The Trance in the Studio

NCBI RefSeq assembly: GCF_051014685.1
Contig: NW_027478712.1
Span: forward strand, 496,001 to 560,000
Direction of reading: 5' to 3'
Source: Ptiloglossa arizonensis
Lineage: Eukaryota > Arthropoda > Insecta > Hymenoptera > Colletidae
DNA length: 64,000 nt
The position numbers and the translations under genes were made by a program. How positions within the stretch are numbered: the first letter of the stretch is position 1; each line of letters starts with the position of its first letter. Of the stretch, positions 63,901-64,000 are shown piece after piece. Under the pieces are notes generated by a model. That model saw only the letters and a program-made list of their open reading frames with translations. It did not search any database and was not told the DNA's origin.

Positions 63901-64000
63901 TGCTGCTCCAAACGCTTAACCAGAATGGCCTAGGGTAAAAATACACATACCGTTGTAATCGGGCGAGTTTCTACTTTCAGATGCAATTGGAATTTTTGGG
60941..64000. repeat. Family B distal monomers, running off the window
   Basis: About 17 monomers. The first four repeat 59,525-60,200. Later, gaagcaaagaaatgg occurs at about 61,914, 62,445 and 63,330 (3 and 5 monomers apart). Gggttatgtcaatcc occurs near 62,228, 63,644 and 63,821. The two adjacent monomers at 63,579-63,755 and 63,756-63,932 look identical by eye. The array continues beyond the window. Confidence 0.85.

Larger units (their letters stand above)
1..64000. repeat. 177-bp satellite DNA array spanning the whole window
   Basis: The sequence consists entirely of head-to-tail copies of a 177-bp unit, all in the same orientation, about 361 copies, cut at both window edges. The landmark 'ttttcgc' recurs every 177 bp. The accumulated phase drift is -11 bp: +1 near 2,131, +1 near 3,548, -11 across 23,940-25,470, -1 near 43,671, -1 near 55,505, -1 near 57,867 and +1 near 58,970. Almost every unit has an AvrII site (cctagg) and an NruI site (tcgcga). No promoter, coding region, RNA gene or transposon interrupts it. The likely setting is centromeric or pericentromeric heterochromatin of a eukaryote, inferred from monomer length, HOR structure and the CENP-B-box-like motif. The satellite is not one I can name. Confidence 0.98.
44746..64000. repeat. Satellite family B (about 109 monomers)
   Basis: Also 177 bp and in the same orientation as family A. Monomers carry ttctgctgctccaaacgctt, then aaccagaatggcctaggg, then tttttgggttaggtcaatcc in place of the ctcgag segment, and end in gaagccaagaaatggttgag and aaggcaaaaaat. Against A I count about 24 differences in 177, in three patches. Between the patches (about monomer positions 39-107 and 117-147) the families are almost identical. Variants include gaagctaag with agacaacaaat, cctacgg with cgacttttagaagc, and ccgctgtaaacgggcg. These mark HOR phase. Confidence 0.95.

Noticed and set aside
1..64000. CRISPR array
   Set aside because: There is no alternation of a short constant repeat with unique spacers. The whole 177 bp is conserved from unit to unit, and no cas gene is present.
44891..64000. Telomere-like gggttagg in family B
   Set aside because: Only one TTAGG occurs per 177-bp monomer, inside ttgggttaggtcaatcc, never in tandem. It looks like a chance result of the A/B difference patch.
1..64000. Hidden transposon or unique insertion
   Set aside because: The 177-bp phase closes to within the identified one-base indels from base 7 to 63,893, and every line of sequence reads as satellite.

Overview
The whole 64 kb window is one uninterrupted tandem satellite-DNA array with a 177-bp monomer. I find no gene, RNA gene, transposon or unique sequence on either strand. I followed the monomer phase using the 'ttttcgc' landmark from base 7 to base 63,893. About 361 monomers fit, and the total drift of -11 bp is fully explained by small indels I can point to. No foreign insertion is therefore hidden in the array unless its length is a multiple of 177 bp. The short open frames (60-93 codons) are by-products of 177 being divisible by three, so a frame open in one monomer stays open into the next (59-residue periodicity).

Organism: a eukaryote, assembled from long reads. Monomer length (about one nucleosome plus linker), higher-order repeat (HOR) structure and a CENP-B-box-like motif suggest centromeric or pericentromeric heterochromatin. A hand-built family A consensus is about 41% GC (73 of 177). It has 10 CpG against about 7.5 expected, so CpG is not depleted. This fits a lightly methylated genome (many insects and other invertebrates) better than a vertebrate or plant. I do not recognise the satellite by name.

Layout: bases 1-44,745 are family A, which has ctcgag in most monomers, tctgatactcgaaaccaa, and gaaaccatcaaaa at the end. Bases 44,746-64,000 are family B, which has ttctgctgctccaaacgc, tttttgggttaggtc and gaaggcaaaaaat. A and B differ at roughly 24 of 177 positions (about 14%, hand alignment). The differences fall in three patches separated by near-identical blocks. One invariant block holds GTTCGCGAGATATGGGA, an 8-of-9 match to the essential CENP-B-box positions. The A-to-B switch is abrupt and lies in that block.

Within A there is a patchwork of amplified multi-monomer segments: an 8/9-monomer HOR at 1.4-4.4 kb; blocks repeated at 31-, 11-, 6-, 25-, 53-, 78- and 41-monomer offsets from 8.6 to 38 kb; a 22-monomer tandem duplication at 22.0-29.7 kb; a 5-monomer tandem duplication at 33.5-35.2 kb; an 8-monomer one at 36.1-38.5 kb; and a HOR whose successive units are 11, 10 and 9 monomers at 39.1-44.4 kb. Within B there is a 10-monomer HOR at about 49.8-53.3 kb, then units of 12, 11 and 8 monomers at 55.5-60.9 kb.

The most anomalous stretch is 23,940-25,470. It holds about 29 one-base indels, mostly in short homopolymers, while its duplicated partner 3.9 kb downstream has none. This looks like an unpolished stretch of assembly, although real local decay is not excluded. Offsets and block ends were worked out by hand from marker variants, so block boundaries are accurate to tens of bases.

The vastness and nuance and intelligent, rough beauty of John Dubrow’s paintings, the rhythmic turmoil which roils their cakes of paint, tempts one to conceive of them as natural wonders. How are such things made? These works sometimes put me in mind of the forces of nature that combine to create hurricanes and mountain ranges. In the deep geography of Dubrow’s works there seems to be no mediation, no polish, no editorial mercy to bridge, for the viewer’s sake, between what Dubrow was moved to make and what Dubrow meant by it. The painter’s long toil — these works require years to complete — is rewarded with an extraordinary immediacy. He does not translate for our sake. We meet him entirely on his ground. I thought all this before I had ever stood before a proper Dubrow painting. I had seen small oil sketches, the free power of which foreshadowed the force of the full-scale versions. Dubrow’s paintings are enormous, not only in height and width but also in the sculptural thickness of their surfaces and in the demands that they make. A topography of calcified oil rises and falls from one edge of each surface to the other. Seen from the side, uneven protrusions testify to the force of the painter’s impact. The surfaces are like the beaten ground of a paddock in which a wild horse has been penned. The man who made these paintings must have exerted prodigious energy to whip and slice and scratch all this paint so that it seethes the way it does. The edges of Dubrow’s surfaces are never straight because the paint rises and cakes over them, the corners are rounded, there are no clean angles. Like any inch of the natural world, Dubrow’s paintings are not neat. And yet they contain

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